FIG. 12 is a perspective view showing a configuration of an image recording apparatus according to a second embodiment of the present invention. The configuration of the present embodiment is basically the same as that in the first embodiment. Below only the differences between then are described. Further, in the following description, the same reference numerals are used for the same components as in the first embodiment.

As illustrated in FIG. 12, the CCD area sensor 12 is arranged near the photoconductor drum 7 along the main scanning direction at a position before the starting scanning position.

The same as in the first embodiment, at the timing shown by the timing chart in FIG. 10, first the laser diodes LD1 through LD4 are driven to emit light on the CCD area sensor 12 simultaneously to calculate the image dot intervals in the main scan direction (X1, X2, X3), and from these calculated intervals, the light emission delays of LD2 through LD4 relative to LD1 are determined.

Third Embodiment

FIG. 13 is a perspective view showing a configuration of an image recording apparatus according to a third embodiment of the present invention. The configuration of the present embodiment is basically the same as those in the previous embodiments. Below the differences between then are described. Further, in the following description, the same reference numerals are used for the same components as in the previous embodiments.

As illustrated in FIG. 13, the CCD area sensor 12 is arranged near the photoconductor drum 7 along the main scanning line at a position after the ending scanning position.

The same as in the previous embodiments, at the timing shown by the timing chart in FIG. 10, the laser diodes LD1 through LD4 are driven to emit light on the CCD area sensor 12 simultaneously to calculate the image dot intervals in the main scan direction (X1, X2, X3), and from these calculated intervals, the light emission delays of LD2 through LD4 relative to LD1 are determined.

While the present invention has been described with reference to specific embodiments chosen for purpose of illustration, it should be apparent that the invention is not limited to these embodiments, but numerous modifications could be made thereto by those skilled in the art without departing from the basic concept and scope of the invention.

Summarizing the effect of the invention, according to the present invention, a detection unit is provided to measure the intervals of image dots formed by a plurality of light emitting units, and from the measured intervals, the light emission time of the light emitting units are adjusted to eliminate the fluctuation of timing intervals of the image dots in the main scan direction during scanning. As a result, it is possible to realize an image recording apparatus that forms images without fluctuation of image dot intervals in the main scan direction. In addition, the adjustment procedure in fabrication of the image recording apparatus can be omitted. Furthermore, such interval fluctuation does not occur even after changing the laser driving unit.

In addition, when arranging the detection unit near the photoconductor along the main scanning direction at a position before the starting scanning position, it is possible to correct the image dot intervals in the main scan direction on the scanning surface, enabling formation of images without fluctuation of image dot intervals in the main scan direction.

In addition, when arranging the detection unit near the photoconductor along the main scanning direction at a position after the ending scanning position, it is possible to correct fluctuation of the image dot intervals in the main scan direction caused by jitter of the polygon motor, and by the accumulated jitter of the PLL that generates the write clocks, enabling formation of images without fluctuation of image dot intervals in the main scan direction.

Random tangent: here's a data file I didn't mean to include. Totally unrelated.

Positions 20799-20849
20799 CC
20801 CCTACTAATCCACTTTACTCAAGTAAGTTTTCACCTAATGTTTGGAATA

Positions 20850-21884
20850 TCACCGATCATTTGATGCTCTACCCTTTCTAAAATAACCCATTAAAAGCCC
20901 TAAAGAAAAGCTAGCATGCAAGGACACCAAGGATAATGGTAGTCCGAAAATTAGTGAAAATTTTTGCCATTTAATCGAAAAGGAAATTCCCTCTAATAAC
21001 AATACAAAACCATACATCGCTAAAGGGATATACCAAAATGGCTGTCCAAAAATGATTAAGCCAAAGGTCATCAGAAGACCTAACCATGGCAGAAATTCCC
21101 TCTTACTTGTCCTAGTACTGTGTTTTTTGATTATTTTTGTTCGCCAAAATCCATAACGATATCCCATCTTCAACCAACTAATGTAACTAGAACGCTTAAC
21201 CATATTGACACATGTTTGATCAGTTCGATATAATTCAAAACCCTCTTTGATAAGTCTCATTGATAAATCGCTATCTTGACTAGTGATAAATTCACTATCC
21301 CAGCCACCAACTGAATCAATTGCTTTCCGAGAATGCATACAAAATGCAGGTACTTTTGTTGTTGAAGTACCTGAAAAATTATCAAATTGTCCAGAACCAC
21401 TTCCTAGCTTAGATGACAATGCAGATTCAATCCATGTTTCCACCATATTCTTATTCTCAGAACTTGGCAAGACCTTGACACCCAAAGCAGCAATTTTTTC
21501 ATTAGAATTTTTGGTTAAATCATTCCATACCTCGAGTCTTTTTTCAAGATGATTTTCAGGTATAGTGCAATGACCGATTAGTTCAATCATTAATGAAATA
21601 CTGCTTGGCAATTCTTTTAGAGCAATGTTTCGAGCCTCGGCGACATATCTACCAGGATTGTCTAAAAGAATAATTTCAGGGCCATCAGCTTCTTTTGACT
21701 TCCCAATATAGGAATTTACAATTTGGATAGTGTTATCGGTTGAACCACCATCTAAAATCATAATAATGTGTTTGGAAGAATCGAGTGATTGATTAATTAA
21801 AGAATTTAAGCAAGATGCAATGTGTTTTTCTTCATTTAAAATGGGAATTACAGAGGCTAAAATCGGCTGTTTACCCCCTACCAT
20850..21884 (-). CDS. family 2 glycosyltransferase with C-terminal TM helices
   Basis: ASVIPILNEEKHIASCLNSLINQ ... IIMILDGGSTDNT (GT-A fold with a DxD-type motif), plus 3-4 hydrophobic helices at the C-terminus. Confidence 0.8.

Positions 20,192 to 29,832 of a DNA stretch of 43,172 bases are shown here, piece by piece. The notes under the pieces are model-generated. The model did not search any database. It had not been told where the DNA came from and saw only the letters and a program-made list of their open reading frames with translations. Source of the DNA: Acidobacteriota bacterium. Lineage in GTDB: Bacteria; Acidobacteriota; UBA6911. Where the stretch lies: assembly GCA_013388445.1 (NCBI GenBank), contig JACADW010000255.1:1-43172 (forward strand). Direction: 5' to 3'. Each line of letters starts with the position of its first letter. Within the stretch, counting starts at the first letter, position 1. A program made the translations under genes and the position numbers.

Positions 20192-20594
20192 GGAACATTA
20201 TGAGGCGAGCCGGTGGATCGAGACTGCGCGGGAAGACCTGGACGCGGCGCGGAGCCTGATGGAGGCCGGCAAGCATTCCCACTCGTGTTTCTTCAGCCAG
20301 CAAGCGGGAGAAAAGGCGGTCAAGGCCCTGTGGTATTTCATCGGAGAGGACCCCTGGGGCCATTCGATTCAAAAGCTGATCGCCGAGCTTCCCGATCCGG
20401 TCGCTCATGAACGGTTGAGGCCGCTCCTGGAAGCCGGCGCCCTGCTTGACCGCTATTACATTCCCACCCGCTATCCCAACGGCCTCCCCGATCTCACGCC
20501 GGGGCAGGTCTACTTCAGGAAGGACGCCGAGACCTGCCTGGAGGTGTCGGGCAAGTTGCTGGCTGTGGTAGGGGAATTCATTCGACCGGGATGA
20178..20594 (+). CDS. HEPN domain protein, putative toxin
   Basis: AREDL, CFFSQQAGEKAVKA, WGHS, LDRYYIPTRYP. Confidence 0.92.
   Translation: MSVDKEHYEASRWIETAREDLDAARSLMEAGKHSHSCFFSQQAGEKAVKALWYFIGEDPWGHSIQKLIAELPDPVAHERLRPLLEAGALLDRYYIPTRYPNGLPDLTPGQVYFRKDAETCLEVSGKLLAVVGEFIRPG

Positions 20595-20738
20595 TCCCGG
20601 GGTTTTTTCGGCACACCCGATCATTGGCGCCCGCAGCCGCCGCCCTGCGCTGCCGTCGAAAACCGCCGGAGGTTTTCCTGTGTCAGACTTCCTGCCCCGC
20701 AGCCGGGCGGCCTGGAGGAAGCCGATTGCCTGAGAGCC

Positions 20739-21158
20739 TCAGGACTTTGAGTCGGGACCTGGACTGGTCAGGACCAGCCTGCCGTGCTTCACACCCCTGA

This patent application is based on Japanese priority patent application No. 2002-176152 filed on Jun. 17, 2002, the entire contents of which are hereby incorporated by reference.

Patent Citations
Cited PatentFiling datePublication dateApplicantTitle
US4423426Jul 6, 1982Dec 27, 1983Canon Kabushiki KaishaBeam recording apparatus
US4977414Oct 20, 1989Dec 11, 1990Ricoh Company, Ltd.Image forming apparatus
US5019913Sep 27, 1990May 28, 1991Ricoh Company, Ltd.Recording apparatus having control data selectively designated in memory which corresponds to one of multiple optical scanning systems
US5035198Apr 18, 1990Jul 30, 1991Ricoh Company, Ltd.Toner end detection apparatus using ultrasonic sensor
US5107278Oct 25, 1990Apr 21, 1992Ricoh Company, Ltd.Image forming apparatus
US5786594Jan 21, 1997Jul 28, 1998Ricoh Company, Ltd.Multi-beam pitch adjustment system and method
US6147776Jun 30, 1998Nov 14, 2000Ricoh Company, Ltd.Apparatus for controlling a scanning speed of an image scanner
US6483529 *Nov 24, 2000Nov 19, 2002Brother Kogyo Kabushiki KaishaMultibeam scanner
US6603116Mar 7, 2002Aug 5, 2003Ricoh Company, Ltd.Method and apparatus for image forming with multiple laser beams
US6836278Mar 19, 2001Dec 28, 2004Hitachi Koki Co., Ltd.Optical scanning apparatus using a plurality of laser beams
US20020135822 *Mar 8, 2002Sep 26, 2002Konica CorporationClock-generating circuit and image-forming apparatus having a function of canceling scanning unevenness caused by polygon mirror
JP2001228417A Title not available
JP2001264657A Title not available
JPH1090616A Title not available
JPH05344292A Title not available
JPS569763A Title not available
Non-Patent Citations
Reference
1U.S. Appl. No. 10/059,238, filed Jan. 31, 2002, Ono.
2U.S. Appl. No. 10/462,662, filed Jun. 17, 2003, Niito.
Referenced by
Citing PatentFiling datePublication dateApplicantTitle
US8767028Sep 13, 2011Jul 1, 2014Konica Minolta Business Technologies, Inc.Image forming apparatus
Classifications
U.S. Classification358/1.7, 358/474
International ClassificationH04N1/036, H04N1/113, G03G15/04, B41J2/44, B41J2/47, H04N1/23, G02B26/10, G06F15/00
Cooperative ClassificationG03G15/04036, B41J2/473
European ClassificationG03G15/04L, B41J2/47B1
Legal Events
DateCodeEventDescription
Jan 21, 2014FPExpired due to failure to pay maintenance fee
Effective date: 20131201
Dec 1, 2013LAPSLapse for failure to pay maintenance fees
Jul 12, 2013REMIMaintenance fee reminder mailed
Oct 14, 2003ASAssignment
Owner name: RICOH COMPANY, LTD., JAPAN
Free format text: ASSIGNMENT OF ASSIGNORS INTEREST;ASSIGNOR:NIITO, YOSHIHARU;REEL/FRAME:014589/0622
Effective date: 20030724